While we’re on the subject of newspaper clippings (you all are so clever with your shot comments), look what my co-worker left on my desk this morning:
This confirms what I have always believed about my co-workers: they want me to suffer.
Chuck and I are going to suck it up and take Junior to the Day out with Thomas extravaganza, but let me tell you, I’m terrified. Not at the prospect of standing next to a life-sized Thomas and Sir Topham Hatt (known in some circles as the “Fat Controller”*) or paying $18 for a 25-minute ride (that’s almost a dollar a minute) for all three of us, but because this event might catapult Junior to a place from which his little toddler brain may never return.
I’m afraid he’s going to become a Sodorite. And frankly, I’m sick of hearing about Salty and Cranky and Molly and Emily and Gordon and Henry and their damn shunting and puffing.
Sometimes when Junior asks, “Is Thomas puffin’?” I have to snicker. Yes, Sweetie, he’s puffin’...but he didn’t inhale.
And who but the “Everyone Poops” author uses the word “poop” in a story? Junior’s only two years old and he already giggles over this:
“Thomas is poopin’! Thomas is poopin’!”
And what the hell is up with "Thomas and the Big, Big Bridge"?
I know it’s just a kid’s story and I know that it’s fictitious, but tales that rely on readers' suspension of disbelief need to succeed at convincing us to suspend our disbelief. After Thomas’ wheels jump the track on the big, big bridge, I cannot get past the line “But inside his coaches, the passengers enjoyed the wonderful view.”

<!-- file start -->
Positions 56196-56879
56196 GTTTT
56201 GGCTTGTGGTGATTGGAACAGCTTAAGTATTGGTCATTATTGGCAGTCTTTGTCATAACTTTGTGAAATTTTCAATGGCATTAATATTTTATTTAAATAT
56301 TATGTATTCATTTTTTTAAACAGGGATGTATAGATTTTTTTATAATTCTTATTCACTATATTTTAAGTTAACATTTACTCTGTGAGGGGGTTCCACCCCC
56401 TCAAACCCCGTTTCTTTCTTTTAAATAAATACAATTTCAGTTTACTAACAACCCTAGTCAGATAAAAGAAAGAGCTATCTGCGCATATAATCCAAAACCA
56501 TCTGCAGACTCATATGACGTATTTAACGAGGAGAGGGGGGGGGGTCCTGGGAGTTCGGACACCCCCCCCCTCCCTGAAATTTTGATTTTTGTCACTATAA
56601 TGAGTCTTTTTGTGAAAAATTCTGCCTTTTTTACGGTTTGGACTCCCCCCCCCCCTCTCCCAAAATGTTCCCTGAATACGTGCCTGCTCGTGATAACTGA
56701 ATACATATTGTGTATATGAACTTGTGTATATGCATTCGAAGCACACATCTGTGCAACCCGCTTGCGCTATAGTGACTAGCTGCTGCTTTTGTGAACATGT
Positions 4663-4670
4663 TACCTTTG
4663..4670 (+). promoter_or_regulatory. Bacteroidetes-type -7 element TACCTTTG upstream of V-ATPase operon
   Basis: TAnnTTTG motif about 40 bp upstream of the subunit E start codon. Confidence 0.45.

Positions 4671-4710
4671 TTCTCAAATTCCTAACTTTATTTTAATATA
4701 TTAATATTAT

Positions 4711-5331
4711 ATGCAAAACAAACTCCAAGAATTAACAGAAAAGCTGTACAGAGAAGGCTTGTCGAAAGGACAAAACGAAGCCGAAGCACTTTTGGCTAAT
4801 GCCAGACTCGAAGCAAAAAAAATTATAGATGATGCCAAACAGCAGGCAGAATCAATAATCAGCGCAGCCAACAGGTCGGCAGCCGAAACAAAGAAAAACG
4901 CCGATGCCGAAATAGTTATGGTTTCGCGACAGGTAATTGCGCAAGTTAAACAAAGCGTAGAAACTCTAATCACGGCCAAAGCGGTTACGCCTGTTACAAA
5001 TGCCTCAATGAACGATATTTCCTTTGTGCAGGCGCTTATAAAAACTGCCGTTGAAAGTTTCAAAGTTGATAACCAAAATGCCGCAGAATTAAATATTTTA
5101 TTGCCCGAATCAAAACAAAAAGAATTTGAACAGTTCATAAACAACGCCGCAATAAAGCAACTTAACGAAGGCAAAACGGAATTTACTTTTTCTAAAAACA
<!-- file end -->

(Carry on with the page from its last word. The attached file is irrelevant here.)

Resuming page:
Are you friggen kidding me? Do you know the pandemonium that would ensue if people were trapped on a bridge—one so high it's in the clouds—because the train’s wheels had jumped the track? Do you really think that as people were teetering and hanging off the side of the bridge they’d be admiring the mountains? No. They’d be screaming, “Holy fuck, we’re going to die.”
Oh, but right, we’re supposed to be concerned about Thomas’ fear of the tall bridge. It’s always about Thomas. Hero of the rails my ass.
*Note: According to Wikipedia, the Fat Controller is referred to as The Fat Director in the first two books in the series (The Three Railway Engines and Thomas the Tank Engine). In the third book (James the Red Engine) he becomes The Fat Controller, as the railway has been nationalized.
In the American version, he has always been referred to by his actual name, Sir Topham Hatt, solely for politically correct reasons.
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